Distracting as the publicity around the dispute was, WYD08 organisers were themselves but hapless bystanders. Their only request to the government had been to find a venue that, for liturgical reasons, would allow all worshippers an unrestricted view of the altar. Big television screens couldn't suffice throwing out every purpose-built stadium erected for the 2000 Olympics and bringing the government back to suggesting Randwick as the best place to hold the papal Mass. Predictions are that the Mass could be attended by as many as 600,000 worshippers. But at even half this amount it would be the largest single gathering of people in Australian history. Meanwhile, organisers have been inundated by overseas interest in event. The WYD08 site has had to date over 31 million hits and the anthem "Receive the Power", launched in early July, has been downloaded over 14,000 times.
All this raises the green issue that WYD08 organisers have yet to articulate. When he invited the whole Catholic family to Sydney, Cardinal George Pell reminded them that forward planning was essential. He joked: "You can't just get on a bus in Warsaw and drive here." He's right. But if the figure of 150,000 inbound pilgrims predicted is reached that equates to 287 fully loaded jumbo jets. People flying from Britain could be in the air for 25 hours. Such a flight will generate seven to eight tonnes of carbon dioxide emitted at high altitudes into the earth's atmosphere. All together those round trips alone could account for 4,020 tonnes of CO2 directly attributable to WYD08's international appeal.
On its website WYD08 has announced an "environmental sustainability strategy" that commits it to "minimising the environmental impact" of the event and its activities. The web page promises updates as the WYD08 green policy evolves over the next year. But achieving a "carbon-neutral" WYD08 seems doubtful. At WYD in Cologne, Germany, the organisers admitted that this goal was beyond them. But news of the impending destruction of life caused by human-induced climate change has grown much louder since then. Surveys show that climate change is today one of our children's greatest fears for the world they are to inherit. Resisting its causes is the duty of life-affinning Catholics worldwide. It is the prophetic call to "ecological conversion" that John Paul II urged for all of us. And so the opportunity and effort required to make WYDOS environmentally responsible exists.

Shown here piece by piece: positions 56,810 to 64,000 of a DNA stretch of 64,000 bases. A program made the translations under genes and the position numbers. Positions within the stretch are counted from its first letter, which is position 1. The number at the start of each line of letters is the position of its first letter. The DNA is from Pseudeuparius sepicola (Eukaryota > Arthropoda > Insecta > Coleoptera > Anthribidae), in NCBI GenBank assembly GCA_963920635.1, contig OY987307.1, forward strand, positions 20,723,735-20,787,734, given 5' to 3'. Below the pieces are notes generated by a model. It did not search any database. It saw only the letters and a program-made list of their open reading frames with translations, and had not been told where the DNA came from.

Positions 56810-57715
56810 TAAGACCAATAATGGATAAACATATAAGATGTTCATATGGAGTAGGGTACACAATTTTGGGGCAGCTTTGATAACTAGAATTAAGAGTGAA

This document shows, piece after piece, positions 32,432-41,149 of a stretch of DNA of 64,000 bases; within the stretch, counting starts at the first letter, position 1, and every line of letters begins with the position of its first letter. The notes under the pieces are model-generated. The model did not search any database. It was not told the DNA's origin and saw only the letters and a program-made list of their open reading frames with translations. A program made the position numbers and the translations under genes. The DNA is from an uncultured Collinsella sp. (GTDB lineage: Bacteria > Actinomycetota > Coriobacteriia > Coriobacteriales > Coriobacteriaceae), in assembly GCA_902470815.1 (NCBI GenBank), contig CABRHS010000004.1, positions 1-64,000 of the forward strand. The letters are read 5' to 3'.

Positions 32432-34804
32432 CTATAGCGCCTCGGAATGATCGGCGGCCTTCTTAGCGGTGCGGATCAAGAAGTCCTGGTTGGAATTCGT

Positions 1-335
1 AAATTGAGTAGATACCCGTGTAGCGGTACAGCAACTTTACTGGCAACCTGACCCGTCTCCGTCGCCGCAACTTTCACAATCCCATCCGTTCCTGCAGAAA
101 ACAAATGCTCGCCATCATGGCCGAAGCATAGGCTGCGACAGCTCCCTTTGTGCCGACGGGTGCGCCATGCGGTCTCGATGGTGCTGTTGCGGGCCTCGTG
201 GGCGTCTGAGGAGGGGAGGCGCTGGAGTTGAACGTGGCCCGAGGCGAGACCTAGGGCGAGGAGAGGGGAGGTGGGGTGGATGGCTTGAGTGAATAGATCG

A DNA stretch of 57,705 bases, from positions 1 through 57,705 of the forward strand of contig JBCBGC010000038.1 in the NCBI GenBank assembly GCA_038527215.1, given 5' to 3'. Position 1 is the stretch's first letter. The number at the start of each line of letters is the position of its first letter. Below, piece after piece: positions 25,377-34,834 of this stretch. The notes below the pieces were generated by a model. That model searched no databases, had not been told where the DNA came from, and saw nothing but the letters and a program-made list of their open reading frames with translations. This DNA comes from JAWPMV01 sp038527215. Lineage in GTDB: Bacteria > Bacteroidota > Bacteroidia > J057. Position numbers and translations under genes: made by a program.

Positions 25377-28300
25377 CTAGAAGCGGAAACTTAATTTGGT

Cost of air fares aside, the organisers are winning popularity with overseas pilgrims by offering registration packages that range in price from £21 for lowincome Oceania countries to £170 for developed counties, which includes a week's accommodation as well as all meals, transport, visas and health insurance.
The registration of overseas pilgrim groups continues to surprise organisers. One year out, numbers of inbound pilgrims is climbing towards 130,000 people. It seems entirely likely that with the recent opening of online registrations for individuals — the Pope being registration number one — the total of overseas pilgrims could exceed 150,000.
Again, outside Australia's Catholic communities and the NSW government — which is providing public transport, police, communications, and logistics to the event — no one seems to be aware that this human wave is about to break over Bondi Beach.